SUPD welcomes new Lieutenant

Juan Jose Martinez is sworn in by Judge Chantel Cloud on Thursday, Jan. 15, declaring him as the Southern Ute Police Deparment’s new Patrol Lieutenant.
Chris Naranjo | Southern Ute Police Dept.

The Southern Ute Police Department has welcomed Lieutenant Juan Jose Martinez to the fold. He was brought on board thanks to his services and years of experience in the police force. He was joined by fellow police comrades inside the Southern Ute Tribal Courthouse on Thursday, Jan. 15 where he was officially sworn in by Judge Chantel Cloud.

Martinez grew up in Tierra Amarilla, NM where he then graduated high school from Escalante. He attended the University of New Mexico for a year before returning home, where he spent three years working at the Rio Arriba Detention Center.  From there he entered the New Mexico State Police Academy in June 1995 and graduated in May the following year.

Martinez stated that his inspiration in law enforcement came forth during his high school years.

“My Kindergarten teacher’s husband was a state police officer,” he said. “When I was in high school, I did a ride-along with a state police officer who was stationed in Tierra Amarilla.”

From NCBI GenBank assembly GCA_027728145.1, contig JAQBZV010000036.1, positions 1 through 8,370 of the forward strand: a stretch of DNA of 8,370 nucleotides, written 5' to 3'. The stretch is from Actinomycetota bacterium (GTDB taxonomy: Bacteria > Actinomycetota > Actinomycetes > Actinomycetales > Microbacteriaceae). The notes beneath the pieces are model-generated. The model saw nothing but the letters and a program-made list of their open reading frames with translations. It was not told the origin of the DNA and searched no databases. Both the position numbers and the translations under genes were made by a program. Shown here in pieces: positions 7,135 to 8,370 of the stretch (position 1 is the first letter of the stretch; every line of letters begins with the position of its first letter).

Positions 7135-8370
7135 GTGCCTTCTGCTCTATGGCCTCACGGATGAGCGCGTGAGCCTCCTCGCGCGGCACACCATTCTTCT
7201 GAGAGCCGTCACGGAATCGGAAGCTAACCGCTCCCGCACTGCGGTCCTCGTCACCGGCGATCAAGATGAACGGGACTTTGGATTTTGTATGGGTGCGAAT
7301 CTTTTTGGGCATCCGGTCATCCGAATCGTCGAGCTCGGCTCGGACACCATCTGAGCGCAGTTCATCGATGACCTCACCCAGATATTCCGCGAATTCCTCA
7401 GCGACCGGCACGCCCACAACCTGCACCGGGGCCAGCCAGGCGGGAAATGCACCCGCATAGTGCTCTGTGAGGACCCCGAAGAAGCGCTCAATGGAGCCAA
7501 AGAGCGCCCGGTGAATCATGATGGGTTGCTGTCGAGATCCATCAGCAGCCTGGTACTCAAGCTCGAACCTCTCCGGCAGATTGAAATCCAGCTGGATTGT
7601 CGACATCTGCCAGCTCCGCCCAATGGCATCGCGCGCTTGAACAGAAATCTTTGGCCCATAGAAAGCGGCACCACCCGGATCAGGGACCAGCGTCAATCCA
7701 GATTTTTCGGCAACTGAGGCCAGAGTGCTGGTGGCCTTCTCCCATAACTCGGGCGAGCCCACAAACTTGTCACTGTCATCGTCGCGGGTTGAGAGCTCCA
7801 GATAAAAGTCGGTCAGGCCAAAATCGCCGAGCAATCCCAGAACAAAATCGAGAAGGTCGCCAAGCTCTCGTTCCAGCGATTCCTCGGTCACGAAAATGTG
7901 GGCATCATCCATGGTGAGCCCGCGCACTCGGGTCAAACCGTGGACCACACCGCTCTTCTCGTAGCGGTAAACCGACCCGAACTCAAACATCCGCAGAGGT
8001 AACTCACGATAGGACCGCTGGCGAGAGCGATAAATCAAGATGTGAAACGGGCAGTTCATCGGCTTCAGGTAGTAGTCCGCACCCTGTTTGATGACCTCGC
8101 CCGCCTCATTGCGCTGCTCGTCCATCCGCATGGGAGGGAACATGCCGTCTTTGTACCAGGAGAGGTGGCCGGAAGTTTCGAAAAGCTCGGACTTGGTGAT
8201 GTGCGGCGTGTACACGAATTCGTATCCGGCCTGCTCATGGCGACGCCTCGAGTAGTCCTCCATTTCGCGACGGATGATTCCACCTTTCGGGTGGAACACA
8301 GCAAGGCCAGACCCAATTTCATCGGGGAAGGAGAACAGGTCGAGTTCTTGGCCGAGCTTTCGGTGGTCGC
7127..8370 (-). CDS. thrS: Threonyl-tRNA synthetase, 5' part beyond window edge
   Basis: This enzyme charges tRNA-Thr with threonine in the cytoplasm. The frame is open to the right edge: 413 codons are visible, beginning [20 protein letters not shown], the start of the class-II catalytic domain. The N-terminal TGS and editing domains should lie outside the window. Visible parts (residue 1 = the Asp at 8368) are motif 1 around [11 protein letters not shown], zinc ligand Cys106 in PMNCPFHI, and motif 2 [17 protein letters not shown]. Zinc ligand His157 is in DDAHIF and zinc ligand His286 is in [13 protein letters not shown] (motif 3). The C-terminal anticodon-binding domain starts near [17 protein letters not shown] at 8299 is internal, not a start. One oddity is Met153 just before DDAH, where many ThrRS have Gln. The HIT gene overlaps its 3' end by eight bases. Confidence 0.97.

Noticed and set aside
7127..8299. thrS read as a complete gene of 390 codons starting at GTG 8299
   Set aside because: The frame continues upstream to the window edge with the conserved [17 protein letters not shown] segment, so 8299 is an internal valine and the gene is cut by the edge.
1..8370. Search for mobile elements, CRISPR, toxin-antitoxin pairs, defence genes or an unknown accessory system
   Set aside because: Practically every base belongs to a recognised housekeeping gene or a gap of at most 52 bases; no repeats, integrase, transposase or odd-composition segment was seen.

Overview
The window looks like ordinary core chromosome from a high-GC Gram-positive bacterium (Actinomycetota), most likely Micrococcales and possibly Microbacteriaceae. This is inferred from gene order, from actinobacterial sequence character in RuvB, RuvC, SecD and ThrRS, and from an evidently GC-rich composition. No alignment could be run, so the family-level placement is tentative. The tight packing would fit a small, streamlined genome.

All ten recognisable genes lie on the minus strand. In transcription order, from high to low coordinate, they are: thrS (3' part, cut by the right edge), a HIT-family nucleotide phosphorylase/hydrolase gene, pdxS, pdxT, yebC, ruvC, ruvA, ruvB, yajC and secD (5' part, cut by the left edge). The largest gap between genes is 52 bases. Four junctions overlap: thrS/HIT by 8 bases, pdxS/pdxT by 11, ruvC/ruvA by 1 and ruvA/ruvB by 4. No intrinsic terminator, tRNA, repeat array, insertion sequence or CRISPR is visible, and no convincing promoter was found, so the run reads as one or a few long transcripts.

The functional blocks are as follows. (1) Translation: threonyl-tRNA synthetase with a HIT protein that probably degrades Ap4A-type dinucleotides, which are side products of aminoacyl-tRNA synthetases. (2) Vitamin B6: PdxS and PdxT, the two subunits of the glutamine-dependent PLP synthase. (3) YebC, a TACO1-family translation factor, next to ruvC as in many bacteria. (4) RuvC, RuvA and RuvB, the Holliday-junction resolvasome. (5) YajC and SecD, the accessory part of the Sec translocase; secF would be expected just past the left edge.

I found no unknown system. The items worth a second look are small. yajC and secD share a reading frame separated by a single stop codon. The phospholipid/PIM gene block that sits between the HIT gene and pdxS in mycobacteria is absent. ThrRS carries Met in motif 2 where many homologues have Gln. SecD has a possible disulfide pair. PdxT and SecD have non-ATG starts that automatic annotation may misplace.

Martinez has had a long history in law enforcement, branching out in various locations in the southwest. He spent five years as a patrolman in Las Vegas, NM with an additional eleven months added in Albuquerque.

Eventually he migrated to Santa Fe where he saw himself in the position as a patrol sergeant, public information officer, and Captain of the Investigations Bureau. Additionally, he has experience in the narcotics and drug task force.

Martinez commented that he came to the Southern Ute Indian Tribe to further his experience and mentorship in law enforcement.

“I have the opportunity to continue my law enforcement career and hopefully utilize my training and experiences to mentor the officers and sergeants of the Southern Ute Police Department,” he said. “I hope to continue to build on the foundation established by the officers and supervisors of the department in bringing professional police services to the Southern Ute Indian Tribe.”

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